3 Tbs lime juice

1 Tbs canola oil

2 tsp brown sugar

Mix together; stir thoroughly; chill for 1 hour.

Serve with chips, or on fish if you’re feeling fancy.

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2018 Calendars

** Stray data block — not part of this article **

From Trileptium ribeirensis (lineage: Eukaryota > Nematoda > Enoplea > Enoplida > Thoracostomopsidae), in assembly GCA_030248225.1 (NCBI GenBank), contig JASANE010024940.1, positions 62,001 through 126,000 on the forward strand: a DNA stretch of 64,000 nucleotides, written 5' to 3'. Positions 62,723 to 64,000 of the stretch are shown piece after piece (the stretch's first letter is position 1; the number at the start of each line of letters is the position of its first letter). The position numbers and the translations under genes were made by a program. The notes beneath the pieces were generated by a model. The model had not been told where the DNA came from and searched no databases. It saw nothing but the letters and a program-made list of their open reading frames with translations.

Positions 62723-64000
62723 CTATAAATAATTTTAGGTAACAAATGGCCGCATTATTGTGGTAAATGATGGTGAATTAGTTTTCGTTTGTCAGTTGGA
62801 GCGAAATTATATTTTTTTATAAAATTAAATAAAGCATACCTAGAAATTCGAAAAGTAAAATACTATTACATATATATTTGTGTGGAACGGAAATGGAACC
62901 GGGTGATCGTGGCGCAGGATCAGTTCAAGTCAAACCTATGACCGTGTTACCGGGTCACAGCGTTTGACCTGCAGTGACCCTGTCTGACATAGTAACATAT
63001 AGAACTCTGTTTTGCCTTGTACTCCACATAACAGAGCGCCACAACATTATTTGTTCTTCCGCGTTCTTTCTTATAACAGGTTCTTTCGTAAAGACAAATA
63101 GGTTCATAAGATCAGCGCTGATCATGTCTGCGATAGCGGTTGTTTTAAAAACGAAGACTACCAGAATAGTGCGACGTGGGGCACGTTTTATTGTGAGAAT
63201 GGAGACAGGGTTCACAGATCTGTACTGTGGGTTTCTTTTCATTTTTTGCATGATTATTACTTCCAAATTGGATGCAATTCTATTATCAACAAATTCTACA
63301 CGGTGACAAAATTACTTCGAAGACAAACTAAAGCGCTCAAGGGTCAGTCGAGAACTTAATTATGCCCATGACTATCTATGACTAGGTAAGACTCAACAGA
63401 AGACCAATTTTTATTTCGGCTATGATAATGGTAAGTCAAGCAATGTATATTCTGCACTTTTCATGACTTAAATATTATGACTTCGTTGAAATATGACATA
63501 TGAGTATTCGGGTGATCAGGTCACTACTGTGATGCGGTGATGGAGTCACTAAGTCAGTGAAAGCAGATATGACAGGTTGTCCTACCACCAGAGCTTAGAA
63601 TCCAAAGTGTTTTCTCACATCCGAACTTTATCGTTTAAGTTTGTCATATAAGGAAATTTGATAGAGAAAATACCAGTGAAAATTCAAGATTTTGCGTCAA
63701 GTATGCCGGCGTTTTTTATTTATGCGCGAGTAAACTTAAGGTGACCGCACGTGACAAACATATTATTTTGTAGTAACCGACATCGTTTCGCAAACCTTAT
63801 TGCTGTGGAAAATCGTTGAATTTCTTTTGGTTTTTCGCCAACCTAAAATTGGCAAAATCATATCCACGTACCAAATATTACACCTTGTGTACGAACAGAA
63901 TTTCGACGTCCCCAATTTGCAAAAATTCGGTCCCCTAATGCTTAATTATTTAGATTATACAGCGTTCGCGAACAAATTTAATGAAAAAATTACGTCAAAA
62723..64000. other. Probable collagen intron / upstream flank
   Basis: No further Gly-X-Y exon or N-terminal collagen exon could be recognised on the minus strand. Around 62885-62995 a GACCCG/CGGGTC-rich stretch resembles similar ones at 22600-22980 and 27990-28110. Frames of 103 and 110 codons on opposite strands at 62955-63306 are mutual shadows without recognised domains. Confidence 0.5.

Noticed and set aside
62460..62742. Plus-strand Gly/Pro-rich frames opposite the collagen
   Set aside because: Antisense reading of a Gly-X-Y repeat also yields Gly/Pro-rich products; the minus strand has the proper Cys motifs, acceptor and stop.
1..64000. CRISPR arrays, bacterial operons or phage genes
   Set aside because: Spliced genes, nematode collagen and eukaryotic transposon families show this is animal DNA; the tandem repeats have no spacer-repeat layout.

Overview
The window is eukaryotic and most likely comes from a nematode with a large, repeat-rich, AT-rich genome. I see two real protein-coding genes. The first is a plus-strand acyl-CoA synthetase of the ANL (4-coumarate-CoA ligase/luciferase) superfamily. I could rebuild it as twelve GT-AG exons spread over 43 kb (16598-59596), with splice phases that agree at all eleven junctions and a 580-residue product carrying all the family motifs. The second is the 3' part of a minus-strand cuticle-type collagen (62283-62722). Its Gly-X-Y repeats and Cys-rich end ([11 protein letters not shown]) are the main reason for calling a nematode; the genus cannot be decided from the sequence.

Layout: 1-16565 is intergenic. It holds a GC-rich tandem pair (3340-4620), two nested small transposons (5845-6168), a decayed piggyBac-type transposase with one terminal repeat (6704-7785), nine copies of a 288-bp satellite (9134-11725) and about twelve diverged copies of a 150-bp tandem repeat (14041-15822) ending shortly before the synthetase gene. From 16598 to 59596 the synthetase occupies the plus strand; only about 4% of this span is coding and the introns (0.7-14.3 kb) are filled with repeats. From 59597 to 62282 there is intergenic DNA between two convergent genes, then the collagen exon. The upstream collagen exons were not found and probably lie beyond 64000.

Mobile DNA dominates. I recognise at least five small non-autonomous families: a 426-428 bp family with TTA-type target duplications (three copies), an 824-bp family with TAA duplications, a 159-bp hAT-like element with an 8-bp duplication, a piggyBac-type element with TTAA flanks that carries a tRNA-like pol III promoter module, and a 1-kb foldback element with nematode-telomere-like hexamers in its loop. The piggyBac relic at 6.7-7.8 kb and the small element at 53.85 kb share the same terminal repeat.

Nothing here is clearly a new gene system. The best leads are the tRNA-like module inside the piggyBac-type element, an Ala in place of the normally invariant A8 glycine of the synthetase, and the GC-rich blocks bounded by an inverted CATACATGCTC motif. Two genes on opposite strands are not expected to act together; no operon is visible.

Adami-Hasegawa 2018 calendars, Heather McAdams Everything Country Calendar, Hobonichi, Word Notebooks Standard MemorandumThe Adami Hasegawas are staying organized this year! Last year Naoto joined Forest Park’s Diversity Committee. Between his two jobs and his meetings and our social lives, I was afraid he’d start double booking himself, so I forced a calendar upon him. I think he liked it, because he used it a lot more than I thought he would. For Christmas I got him the Standard Memorandum. It’s really tiny. Perfectly pocket-sized with enough room to write his work schedule and maybe one other note. I also introduced him to the wonders of the Frixion pen for calendars. Hobonichi, Hobonichi Techo, Japanese calendarI am on my third year of using the Hobonichi Techo. I love it. For me, it’s the perfect size. I like the daily pages for list keeping and just writing random things about my day. I always decorate the monthly spreads, and the daily pages are more utilitarian. (I can’t believe I’ve never blogged about my love for Hobonichi…) I ordered my Hobonichi from Jet Pens. In the past, I’ve ordered directly from Japan, but this year, Jet Pens had everything I wanted now that they are an official Hobonichi shop. A lot of their Hobonichi offerings are sold out by now, but this post is great for going over all the different options, sizes, and accessories. Hobonichi, Hobonichi Techo, Japanese calendar, cover on cover, TokyoThis year I treated myself to a new cover-on-cover. In previous years, I just had a clear cover and I put postcards and stickers inside to personalize my book. The Tokyo themed cover, with its whimsical drawings of ramen and cats and sushi and donuts won me over. Hobonichi, Hobonichi Techo, Japanese calendar, cover on cover, page keeperI also ordered this handy page keeper. Hobonichi, Hobonichi Techo, Japanese calendar, cover on cover, page keeperIt tucks into the back pocket of the cover. Hobonichi, Hobonichi Techo, Japanese calendar, cover on cover, page keeperAnd then the elastic holds the daily or monthly page of your choice. It’s pretty handy. Heather McAdams, Chris & Heather's Everything But Country concertA few years ago, I told you about the Heather McAdams Everything But Country Calendar and Show. This is only our fourth year of owning this calendar, but this year marked its 25th anniversary!  Heather McAdams, Chris & Heather's Everything But Country concertWe just love the drawings and the birthday and facts for each day. Since we don’t write on a big communal calendar at home, this one works perfectly for our kitchen.